14 Limitations of the Notebook PC
By Terry Stockdale for TerrysComputerTips.com
I’ve mentioned many times that, for a long time, my main computer was my notebook computer. Sure, I had a desktop computer, too, I just didn’t use it very much. I also had my home theater PC and a Linux-based file server for backup. But, my Dell Inspiron 8600 was the real workhorse.
In my article Why Buy a Notebook Computer? I wrote about making the decision on whether or not to buy a notebook computer — and when to go for the cheaper models.
But, first, let’s consider some of the limitations of a notebook computer, as compared to a typical desktop computer.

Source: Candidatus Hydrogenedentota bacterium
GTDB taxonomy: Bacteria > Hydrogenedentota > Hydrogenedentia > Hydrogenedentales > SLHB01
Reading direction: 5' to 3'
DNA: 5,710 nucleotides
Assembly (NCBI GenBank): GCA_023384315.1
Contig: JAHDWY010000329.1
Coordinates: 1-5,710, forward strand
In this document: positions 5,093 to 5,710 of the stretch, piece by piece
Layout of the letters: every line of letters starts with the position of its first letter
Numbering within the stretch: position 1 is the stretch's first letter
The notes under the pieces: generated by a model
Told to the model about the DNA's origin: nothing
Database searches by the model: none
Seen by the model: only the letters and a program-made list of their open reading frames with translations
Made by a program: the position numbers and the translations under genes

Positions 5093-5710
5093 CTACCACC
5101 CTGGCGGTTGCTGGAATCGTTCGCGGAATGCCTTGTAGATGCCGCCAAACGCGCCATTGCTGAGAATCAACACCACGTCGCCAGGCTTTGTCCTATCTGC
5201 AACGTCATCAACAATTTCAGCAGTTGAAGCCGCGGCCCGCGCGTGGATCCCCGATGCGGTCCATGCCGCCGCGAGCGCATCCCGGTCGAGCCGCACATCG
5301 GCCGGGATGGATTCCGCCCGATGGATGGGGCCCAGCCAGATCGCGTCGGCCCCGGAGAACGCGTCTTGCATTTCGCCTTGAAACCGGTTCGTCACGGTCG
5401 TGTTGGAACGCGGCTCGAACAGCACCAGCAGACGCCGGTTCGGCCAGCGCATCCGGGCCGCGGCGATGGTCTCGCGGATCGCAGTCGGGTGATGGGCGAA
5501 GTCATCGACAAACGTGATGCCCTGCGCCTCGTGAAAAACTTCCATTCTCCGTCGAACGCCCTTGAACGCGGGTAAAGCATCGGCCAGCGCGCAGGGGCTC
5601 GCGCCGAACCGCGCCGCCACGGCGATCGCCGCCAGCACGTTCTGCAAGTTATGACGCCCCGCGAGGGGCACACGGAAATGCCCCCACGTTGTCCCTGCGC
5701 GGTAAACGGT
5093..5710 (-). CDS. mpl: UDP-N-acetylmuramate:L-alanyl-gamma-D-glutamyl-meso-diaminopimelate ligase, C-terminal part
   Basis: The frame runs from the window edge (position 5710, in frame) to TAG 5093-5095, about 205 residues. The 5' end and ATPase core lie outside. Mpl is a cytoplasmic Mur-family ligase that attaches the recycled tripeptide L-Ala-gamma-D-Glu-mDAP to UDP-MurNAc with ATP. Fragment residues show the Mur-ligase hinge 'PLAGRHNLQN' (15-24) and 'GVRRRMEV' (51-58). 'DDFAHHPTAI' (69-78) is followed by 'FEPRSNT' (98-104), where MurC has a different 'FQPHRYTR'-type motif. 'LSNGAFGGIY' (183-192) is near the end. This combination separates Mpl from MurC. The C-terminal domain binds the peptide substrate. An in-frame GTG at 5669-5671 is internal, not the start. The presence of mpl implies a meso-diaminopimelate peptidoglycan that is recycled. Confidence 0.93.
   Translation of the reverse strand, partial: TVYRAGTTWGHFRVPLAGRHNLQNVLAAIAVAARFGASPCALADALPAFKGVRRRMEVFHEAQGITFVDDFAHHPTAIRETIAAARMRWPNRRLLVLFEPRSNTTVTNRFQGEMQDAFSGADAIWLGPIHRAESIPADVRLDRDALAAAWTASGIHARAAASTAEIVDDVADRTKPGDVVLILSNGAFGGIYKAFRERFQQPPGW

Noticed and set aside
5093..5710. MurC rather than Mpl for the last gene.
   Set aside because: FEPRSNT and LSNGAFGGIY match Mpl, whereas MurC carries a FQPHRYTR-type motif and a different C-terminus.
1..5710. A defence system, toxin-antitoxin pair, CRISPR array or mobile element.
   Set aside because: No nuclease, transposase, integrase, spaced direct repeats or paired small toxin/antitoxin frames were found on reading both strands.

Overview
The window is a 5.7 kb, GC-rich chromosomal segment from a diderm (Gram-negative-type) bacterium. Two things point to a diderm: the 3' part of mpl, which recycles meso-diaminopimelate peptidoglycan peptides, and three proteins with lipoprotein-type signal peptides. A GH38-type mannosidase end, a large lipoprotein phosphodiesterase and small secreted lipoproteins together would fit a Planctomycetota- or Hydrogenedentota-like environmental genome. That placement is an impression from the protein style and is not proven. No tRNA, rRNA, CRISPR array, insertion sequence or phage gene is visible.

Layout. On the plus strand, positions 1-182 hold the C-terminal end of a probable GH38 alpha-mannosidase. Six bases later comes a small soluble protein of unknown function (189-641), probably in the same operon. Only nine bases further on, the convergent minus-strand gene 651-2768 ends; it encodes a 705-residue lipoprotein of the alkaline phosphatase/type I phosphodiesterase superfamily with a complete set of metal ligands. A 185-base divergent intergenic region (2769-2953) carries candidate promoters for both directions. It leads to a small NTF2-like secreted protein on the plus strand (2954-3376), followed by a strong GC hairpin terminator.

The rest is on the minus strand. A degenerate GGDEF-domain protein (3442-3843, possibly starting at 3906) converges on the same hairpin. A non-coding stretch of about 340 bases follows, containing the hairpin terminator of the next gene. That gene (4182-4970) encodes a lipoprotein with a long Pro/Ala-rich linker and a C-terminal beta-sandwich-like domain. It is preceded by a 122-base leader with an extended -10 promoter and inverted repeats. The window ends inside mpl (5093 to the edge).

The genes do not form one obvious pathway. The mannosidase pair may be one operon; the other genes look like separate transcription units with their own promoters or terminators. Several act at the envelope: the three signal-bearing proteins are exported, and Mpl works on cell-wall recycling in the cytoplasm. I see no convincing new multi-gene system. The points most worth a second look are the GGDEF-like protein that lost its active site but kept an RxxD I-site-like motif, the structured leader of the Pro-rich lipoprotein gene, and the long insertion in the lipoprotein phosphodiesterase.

1. Price — for an equally capable computer, a notebook is more expensive
2. Fragility — the notebook is meant to be easily moved from place to place. But, it’s more likely to be dropped and broken than is a desktop computer. The built-in LCD display is one of the most expensive cost items, at least in terms of repair, as well as being the most fragile.
3. Limited user repair — notebooks are much more complicated than are desktops. The first challenge is dis-assembly. The second challenge is reassembly.
4. Much smaller hard drives — the huge notebook drive of today is about 500 GB.
This post is excerpted with the permission of Terry’s Computer Tips.
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